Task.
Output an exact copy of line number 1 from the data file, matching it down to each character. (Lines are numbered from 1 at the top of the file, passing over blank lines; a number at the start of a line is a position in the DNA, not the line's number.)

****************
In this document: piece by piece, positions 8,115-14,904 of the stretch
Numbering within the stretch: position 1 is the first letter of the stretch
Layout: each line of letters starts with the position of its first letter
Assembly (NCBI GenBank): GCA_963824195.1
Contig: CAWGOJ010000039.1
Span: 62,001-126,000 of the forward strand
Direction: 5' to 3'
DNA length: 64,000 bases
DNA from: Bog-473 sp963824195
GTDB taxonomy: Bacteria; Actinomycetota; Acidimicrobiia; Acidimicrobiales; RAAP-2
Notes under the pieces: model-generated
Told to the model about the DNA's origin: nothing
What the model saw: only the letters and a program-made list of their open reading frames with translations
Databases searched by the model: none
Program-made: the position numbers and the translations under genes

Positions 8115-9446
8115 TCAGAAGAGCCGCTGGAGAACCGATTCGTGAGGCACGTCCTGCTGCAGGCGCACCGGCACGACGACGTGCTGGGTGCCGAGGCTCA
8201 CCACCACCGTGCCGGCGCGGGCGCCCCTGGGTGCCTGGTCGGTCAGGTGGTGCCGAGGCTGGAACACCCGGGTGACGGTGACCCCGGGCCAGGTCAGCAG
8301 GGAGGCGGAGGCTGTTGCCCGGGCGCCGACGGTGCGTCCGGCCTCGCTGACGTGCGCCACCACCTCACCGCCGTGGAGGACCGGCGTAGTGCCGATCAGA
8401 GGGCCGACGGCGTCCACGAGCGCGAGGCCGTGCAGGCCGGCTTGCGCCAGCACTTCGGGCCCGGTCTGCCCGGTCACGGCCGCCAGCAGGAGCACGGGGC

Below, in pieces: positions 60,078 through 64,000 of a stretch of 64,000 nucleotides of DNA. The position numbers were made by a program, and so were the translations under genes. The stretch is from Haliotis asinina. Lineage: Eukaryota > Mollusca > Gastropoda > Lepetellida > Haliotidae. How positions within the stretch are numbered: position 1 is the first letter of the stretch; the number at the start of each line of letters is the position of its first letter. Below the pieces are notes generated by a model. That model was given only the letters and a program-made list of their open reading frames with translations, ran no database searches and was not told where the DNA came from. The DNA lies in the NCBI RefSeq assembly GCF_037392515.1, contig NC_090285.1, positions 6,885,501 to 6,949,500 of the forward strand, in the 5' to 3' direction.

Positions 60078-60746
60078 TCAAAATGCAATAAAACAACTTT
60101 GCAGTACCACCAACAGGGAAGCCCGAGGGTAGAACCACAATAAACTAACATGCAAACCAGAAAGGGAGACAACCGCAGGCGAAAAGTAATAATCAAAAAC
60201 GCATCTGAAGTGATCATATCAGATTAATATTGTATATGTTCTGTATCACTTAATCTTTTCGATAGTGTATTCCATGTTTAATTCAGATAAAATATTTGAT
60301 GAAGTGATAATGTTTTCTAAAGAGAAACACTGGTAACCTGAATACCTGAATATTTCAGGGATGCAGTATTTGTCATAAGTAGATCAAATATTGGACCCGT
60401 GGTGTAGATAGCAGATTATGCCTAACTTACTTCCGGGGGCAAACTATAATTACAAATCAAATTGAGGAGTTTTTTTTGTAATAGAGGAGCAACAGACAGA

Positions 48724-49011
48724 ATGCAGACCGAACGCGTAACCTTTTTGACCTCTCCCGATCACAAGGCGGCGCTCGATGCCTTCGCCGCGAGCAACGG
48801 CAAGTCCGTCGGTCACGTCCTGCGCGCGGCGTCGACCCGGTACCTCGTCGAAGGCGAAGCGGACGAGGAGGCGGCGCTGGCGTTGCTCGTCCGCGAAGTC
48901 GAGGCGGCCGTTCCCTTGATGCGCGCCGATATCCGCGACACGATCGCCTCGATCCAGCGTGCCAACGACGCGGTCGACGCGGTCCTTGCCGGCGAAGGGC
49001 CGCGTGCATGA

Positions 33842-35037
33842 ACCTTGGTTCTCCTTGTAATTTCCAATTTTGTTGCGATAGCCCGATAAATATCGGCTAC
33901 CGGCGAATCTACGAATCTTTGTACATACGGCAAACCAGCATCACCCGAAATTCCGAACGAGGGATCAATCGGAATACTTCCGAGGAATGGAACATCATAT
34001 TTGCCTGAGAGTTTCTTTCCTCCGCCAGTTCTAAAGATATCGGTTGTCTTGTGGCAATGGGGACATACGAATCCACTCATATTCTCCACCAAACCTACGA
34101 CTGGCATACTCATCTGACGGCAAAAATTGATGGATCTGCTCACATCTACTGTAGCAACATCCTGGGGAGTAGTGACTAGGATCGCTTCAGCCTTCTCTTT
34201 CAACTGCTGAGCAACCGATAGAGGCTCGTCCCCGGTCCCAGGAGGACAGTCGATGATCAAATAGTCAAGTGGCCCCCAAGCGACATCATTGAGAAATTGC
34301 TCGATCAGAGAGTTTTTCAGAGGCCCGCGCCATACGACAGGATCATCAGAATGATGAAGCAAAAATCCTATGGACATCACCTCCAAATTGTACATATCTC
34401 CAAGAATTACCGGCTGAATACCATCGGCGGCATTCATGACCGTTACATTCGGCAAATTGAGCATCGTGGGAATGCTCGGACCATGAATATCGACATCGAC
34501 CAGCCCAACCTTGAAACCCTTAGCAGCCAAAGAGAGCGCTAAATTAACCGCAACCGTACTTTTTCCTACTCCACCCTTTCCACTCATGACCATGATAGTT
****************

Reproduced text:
In this document: piece by piece, positions 8,115-14,904 of the stretch